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The Queen's Quest

a short story by Joyce Marshall

Once upon a time there was in a small country a Queen who ruled her people well. She served their needs instead of her own. She lived simply and spent much of her time settling disputes, studying situations and making decisions for the well-being of the land and all its inhabitants. What troubled her was that so few of her subjects were able to see the larger picture. Most seemed to live their whole lives concerned only with their own immediate concerns. She questioned how good her own leadership was if folks had not become themselves leaders who took responsibility for their place. So, she decided to consult the Soothsayer. Such a quest meant walking a day and a night solitarily following the eagle to the Soothsayer's cave.

So on a Sunday she arose at dawn, put on her hiking boots and a rough tunic, and set out. She waited at the river for the eagle and when she saw it circling above her, she arose and walked, keeping her eye on the eagle. The eagle circled about enough to allow her to follow. She walked a steady pace, stopping only twice to eat an apple and rest a bit. At last the eagle landed in a tree beside the entrance to the cave of the Soothsayer.

"Thank you, Eagle," said the Queen. The eagle blinked. Otherwise he didn't move. The Queen approached the cave. She had been to the Soothsayer once before, when her country was on the verge of war, and he had given excellent council to avert the conflict. It was understood that you go to the Soothsayer only in dire need. Your very neediness helps provide the wisdom and the insight you seek.

As she approached the cave she heard his voice. "Come on in, dear Queen." She entered his cave. He was sitting on the floor near a rock. On the rock was a candle burning, lighting the cave with a warm glow. "Sit down," said the Soothsayer. And the Queen sat cross-legged across from the wise men, and as she sat down, she began to cry. The Soothsayer said nothing, just looked at her with understanding eyes. And she cried more and more, as if years of worries and disappointments and hurts and fears were being at last released.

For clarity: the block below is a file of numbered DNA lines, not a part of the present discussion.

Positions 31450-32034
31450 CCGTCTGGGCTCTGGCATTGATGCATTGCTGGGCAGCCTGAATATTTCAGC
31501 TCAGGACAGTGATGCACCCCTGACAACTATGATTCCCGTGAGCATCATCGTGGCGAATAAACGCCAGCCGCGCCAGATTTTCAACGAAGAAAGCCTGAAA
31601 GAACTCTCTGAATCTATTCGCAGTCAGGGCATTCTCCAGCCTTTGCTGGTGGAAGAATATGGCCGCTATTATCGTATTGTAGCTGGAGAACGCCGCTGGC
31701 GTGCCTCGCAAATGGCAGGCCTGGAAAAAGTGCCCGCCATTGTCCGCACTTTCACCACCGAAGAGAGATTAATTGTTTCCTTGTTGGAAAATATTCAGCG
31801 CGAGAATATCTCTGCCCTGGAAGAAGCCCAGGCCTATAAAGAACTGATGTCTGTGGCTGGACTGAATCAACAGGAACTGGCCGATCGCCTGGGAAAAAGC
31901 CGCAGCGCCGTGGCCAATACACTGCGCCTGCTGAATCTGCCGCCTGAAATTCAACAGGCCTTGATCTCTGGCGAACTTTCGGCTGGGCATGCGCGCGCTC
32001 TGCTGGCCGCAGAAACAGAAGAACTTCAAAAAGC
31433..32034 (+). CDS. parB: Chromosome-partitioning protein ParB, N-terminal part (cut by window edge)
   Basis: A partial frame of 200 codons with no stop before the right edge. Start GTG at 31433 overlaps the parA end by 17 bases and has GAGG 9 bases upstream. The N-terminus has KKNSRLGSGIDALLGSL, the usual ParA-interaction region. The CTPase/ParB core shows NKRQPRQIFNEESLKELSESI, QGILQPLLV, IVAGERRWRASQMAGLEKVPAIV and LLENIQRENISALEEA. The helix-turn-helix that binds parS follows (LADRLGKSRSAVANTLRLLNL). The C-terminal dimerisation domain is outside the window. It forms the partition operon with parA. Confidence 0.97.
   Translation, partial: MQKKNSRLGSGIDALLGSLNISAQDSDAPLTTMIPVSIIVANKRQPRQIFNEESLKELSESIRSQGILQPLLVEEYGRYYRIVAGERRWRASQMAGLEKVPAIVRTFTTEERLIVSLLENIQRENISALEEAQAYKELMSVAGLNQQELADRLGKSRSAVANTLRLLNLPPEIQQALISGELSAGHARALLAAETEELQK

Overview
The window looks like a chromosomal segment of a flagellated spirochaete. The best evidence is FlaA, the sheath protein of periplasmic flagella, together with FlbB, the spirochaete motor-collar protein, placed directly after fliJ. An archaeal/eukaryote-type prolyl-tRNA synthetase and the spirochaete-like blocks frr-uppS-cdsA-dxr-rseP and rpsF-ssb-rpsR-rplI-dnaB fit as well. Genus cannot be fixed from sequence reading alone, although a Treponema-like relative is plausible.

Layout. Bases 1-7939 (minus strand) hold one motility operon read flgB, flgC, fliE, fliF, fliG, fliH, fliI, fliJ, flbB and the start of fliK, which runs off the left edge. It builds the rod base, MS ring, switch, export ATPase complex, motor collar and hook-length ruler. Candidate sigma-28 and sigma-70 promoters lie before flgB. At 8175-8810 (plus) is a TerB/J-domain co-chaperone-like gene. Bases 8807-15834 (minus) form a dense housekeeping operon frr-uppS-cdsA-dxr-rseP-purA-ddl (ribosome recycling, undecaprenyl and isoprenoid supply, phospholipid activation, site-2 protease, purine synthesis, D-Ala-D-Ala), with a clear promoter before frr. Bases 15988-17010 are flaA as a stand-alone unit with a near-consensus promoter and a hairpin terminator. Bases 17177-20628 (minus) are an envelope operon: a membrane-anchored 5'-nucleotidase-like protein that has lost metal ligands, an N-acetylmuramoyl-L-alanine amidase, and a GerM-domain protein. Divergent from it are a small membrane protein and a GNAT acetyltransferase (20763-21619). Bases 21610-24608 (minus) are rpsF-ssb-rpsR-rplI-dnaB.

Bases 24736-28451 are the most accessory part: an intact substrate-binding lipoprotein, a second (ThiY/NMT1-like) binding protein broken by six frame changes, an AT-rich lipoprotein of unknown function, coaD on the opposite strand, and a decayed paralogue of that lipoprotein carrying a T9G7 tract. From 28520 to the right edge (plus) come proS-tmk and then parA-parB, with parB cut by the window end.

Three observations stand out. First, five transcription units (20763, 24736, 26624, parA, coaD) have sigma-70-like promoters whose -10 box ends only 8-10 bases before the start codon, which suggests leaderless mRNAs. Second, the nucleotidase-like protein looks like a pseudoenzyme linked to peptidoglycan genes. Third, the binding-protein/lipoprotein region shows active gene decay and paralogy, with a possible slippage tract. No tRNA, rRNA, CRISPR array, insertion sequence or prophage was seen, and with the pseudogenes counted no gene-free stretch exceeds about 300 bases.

Finally, the tears stopped, and the Soothsayer spoke. "You, dear Queen, doubt yourself. Your deepest flaw is your self-doubt." He paused a few moments and the Queen sat in silence. The Soothsayer went on. "You serve your people well. You are wise, just, unselfish. I see you adding confidence and firmness and detachment to your great skills, intuitions, and sensitivities. As this happens, your people will begin to depend on you less and become good leaders themselves. They will know on a gut level that you are no longer their Good Mother, but a Queen, who calls forth their own queenliness and kingliness — their own qualities of servant-leadership. Do you hear me?"

"Yes," said the Queen, "I hear you."

And the Soothsayer lay a pallet out for the Queen. She suddenly realized how very tired she was. She stretched out and fell instantly asleep. When she awoke she didn't know where she was. It was very dark. Then she remembered — the cave, the Soothsayer — but no candle was lit. She followed a patch of light to the cave's entrance. It was about noontime. She saw no sign of the Soothsayer. The eagle was gone from the tree. She headed out in what she thought was the direction of home. As she walked she tried to remember what the Soothsayer had said, but she remembered nothing. It took her three days. She stopped to rest frequently, to drink from a stream or to eat a piece of fruit or cheese from her knapsack.

When she approached her home, many people were waiting to see her. "Oh Queen," they all said, "we must see you right away."

"Hold it," said the Queen, putting her hand up for silence. She called in her Chief Minister and said, "I will bathe and rest an hour and then I will see three people. Select the most urgent. Set up appointments for the rest—no more that eight a day."

The Minister looked surprised. He made the arrangements. When he quieted the waiting group they were all surprised at his announcement. The Queen usually saw them immediately. He selected the most urgent situations for her to deal with. Several of the others decided to go on home and work out solutions for themselves.

As the Queen lay in her bath, she was thinking, "I feel very different. But what was it the Soothsayer said to me? Maybe I will remember it soon."